Due to my more moderate views, I ended up arguing with people on all sides of the conflict and I got pretty fed up with the whole thing. It had got to the point where the group was no longer a thing of pleasure, but a source of stress, and I dreaded logging in. I felt we had strayed from our purpose, and in a fit of pique I exited the group.

Soon thereafter, I got involved in a discussion on somebody else's wall about nasty attitudes and bullying by self-proclaimed experts in the faire and costuming communities. While many of the responses there reflected the annoying point of view that participation in a faire was supposed to be about something other than theatre or history, some of the responses there gave me pause to reflect on the impression made by immoderate speech, how much an unkind word can hurt, and how far the damage done may travel. I realized that due to my advocacy of historicity, I had been lumped-in with the overzealous, but socially-challenged precisionists in those communities, who take delight in nit-picking and tearing people down.

The next weekend, I traveled to RPFS to attend a reunion of court participants, and I was truly excited to have the opportunity to spend some time with old friends and mentors, some of whom I may never get to see again. While I was happy to attend the reunion, let's say I was less than impressed with what my beloved event had become. The contrast between the memories my friends evoked, and what I was seeing was jarring. Most of the faces there were new, and they really had no frame of reference for what it had been, or could be, and most likely didn't care anyway. This was their reality, and they did their best under their circumstances. There were yet some brave pockets of resistance, but I left at the end of the weekend feeling sad and defeated.

I had come face to face with the slickest of the commercial beasts that was methodically sucking the soul out of the faire concept, and considered whether or not I was fighting a losing battle, and that all my rage and frustration was for nothing, and might even be unhealthy for me. Between my disappointment at RPF, my abandonment of the Snobs, and the forces of laziness and complacency I observed in my friend's conversation, I wondered if my participation was even worth my while anymore. I wondered if my point of view had become obsolete, and that I was captaining a sinking ship.

After much reflection, I decided I needed an attitude adjustment. As the Champion of Historicity, many people in the community admire my courage and conviction, and look to me for leadership. My exit from the group had caused many of them to contact me personally and encourage me to return. They said the movement really required my passion, experience, and eloquence. They brought me around to soldiering on, but I realized that coming from a place of rage, frustration, and derision didn't help me or my cause in any way - that as the basis for my actions, it would poison them and be reflected back at me in the form of fear, hostility, and resistance. I realized that my efforts should come from a place of love and enthusiasm. I'm already an intimidating figure. I don't get it, but I'm told that my demeanor, reputation, and talents inspire fear in people, so it takes some work for me to reach them through all that. It doesn't help if it is compounded by an air of negativity, and a reputation for snark.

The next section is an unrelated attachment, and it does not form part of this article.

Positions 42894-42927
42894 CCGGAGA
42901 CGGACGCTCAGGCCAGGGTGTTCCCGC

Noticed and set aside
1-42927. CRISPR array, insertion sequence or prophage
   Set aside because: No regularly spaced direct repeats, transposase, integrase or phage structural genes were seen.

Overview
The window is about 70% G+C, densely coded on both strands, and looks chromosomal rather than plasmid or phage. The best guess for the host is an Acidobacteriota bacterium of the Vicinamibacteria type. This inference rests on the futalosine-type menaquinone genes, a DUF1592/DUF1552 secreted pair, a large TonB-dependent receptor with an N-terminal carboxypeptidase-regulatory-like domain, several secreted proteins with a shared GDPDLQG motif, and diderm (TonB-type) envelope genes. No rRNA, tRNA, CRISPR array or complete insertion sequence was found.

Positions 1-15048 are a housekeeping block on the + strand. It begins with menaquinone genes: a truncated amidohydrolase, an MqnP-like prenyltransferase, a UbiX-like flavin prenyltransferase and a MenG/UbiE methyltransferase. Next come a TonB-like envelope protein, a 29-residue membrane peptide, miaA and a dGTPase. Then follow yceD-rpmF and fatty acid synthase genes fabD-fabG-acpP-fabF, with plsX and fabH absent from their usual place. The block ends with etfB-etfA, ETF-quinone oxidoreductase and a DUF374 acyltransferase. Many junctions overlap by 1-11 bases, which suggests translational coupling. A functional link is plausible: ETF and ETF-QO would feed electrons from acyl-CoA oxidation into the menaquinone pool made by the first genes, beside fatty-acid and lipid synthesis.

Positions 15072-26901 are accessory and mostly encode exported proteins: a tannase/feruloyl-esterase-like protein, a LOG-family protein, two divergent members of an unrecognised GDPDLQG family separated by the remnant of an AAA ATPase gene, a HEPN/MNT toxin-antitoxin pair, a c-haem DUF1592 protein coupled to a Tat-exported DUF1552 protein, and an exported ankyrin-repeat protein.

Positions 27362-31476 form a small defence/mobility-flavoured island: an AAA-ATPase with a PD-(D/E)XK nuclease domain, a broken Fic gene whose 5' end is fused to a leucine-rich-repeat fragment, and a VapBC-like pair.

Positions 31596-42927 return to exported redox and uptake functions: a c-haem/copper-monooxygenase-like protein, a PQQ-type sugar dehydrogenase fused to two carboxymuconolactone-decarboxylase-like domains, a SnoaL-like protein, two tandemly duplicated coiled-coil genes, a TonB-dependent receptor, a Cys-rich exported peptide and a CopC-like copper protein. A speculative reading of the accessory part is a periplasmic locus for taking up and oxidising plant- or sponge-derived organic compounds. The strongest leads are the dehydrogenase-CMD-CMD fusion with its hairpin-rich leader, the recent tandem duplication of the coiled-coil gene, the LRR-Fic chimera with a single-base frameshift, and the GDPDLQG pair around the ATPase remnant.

So, I've made a decision to dispose of the negative, and focus on the positive, and do what I can to aid the willing and those who need guidance, without looking down on them, or giving them cause to retreat in fear or embarrassment. I will cease to allow the unwilling to draw too much of my attention, nor tarnish my view of the show. There are areas in which I can effect change, and places I cannot, and I must learn to discern one from the other. I'm not sure if I will return to the snobs group, but I will continue my battle here, and wherever (and only wherever) my opinion is welcome or requested.

Tuesday, May 1, 2012

2012 Renaissance Symposium

This coming weekend, May 5th and 6th, Renaissance Productions (Valhalla, San Jose, Ardenwood, Folsom Faires) is presenting the 2012 Renaissance Symposium at Folsom City Lions Park in Folsom.

Your truly and Mrs. Porter will be teaching two separate classes:

Improvisation for the Interactive Environment
Part lecture, part activity. This class covers the principles of improvisational theatre, adapted for the interactive, historically-based faire environment. Concentration on establishing a premise, supporting and building on it, listening, timing, staging, and involving the audience.